Breakfast Dig: Archaeologists Find 4,000-Year-Old Ostrich Eggs in Israel's Negev Desert
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JERUSALEM, Israel – The Israel Antiquities Authority (IAA) recently announced the discovery of eight ancient ostrich eggs in the Negev Desert. The eggs are more than 4,000 years old and were found near a fire pit in the sand dunes of southern Israel.
The rare find is dated from anywhere between 4,000 and 7,500 years old and was made during an IAA excavation in agricultural fields near Be'er Milka, prior to enacting plans to create new agricultural land for the Ramat Negev Regional Council.
Lauren Davis, IAA excavation director said, "We found a camp site, which extends over about 200 square meters, that was used by the desert nomads since prehistoric times." She added, "At the site we found burnt stones, flint and stone tools, as well as pottery (shards), but the truly special find is this collection of ostrich eggs."
Davis explained that although the nomads didn't build permanent structures at Be'er Milka, the discoveries of the tools and shards "allow us to feel their presence in the desert."
She described how the camp sites were "quickly covered by the dunes (from the constantly shifting winds) and were re-exposed with the sand movement over hundreds and thousands of years. This fact explains the exceptional preservation of the eggs, allowing us a glimpse into the lives of the nomads who roamed the desert in ancient times." The excavators also cite the dry climate of the Negev as a factor in the preservation.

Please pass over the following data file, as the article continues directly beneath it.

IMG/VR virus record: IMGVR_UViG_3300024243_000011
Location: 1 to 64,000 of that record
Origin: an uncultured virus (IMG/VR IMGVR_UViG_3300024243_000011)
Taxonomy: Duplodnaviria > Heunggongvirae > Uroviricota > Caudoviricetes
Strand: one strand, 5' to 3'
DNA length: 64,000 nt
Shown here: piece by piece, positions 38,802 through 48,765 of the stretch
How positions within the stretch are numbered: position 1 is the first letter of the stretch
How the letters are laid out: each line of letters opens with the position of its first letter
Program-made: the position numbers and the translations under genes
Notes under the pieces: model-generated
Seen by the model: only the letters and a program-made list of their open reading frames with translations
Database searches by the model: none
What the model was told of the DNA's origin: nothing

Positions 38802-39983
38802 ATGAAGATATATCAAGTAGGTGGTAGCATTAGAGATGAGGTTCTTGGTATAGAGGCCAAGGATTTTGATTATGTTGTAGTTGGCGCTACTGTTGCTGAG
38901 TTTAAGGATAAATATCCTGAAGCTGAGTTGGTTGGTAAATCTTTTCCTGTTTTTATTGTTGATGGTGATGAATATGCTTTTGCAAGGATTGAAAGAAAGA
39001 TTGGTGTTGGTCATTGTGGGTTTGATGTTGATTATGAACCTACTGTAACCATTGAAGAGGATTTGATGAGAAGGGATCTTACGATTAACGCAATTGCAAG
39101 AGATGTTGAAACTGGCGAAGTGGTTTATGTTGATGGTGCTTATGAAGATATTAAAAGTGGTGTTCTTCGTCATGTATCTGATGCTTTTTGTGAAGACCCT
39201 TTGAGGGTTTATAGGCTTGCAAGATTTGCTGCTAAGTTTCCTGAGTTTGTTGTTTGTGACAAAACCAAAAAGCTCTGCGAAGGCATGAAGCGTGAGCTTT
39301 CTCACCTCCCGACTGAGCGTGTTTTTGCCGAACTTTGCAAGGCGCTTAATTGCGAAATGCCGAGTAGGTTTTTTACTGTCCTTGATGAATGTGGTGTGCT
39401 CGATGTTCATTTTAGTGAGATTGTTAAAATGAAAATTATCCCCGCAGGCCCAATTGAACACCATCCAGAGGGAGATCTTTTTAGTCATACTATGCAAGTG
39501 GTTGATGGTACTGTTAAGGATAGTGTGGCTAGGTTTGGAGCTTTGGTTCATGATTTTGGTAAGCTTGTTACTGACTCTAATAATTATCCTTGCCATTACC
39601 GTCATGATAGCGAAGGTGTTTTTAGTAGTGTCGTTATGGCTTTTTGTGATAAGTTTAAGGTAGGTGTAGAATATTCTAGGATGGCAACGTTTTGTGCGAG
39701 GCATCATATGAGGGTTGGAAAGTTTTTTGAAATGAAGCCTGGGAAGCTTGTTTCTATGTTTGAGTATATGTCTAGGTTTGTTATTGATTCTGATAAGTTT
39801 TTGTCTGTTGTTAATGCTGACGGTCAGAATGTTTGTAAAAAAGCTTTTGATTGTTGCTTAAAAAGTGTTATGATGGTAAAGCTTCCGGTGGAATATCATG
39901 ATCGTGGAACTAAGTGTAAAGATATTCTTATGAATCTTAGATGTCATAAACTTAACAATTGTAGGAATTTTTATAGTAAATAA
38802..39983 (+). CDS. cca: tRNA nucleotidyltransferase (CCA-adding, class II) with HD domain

Ostriches have been extinct in the wild since the late 19th century, but the IAA points out that their eggs have been discovered on archaeological sites from several different historical eras, indicating they were an important food source.
The IAA's Dr. Amir Gorzalczany explained, "We find ostrich eggs in archaeological sites in funerary contexts, and as luxury items and water canteens. Naturally, they were used as a source of food: one ostrich egg has the nutritional value of about 25 normal chicken eggs!"
Excavators have also found that the egg shells were used for decorations as well.
"It is interesting," Gorzalczany noted, "that whilst ostrich eggs are not uncommon in excavations, the bones of the large bird are not found. This may indicate that in the ancient world, people avoided tackling the ostrich and were content with collecting their eggs."
The scientists will get a better idea of the age of the eggs after the excavation has finished. The eggs are headed for a new laboratory in the Jay and Jeanie Schottenstein National Campus for the Archaeology of Israel in Jerusalem.
Davis said, "After the excavation, we will reconstruct the eggs, just like a puzzle. The whole egg may tell us the species, and exactly what they were used for. As far as I'm concerned, every eggshell is worth its weight in gold! I am really looking forward to the research in the labs."
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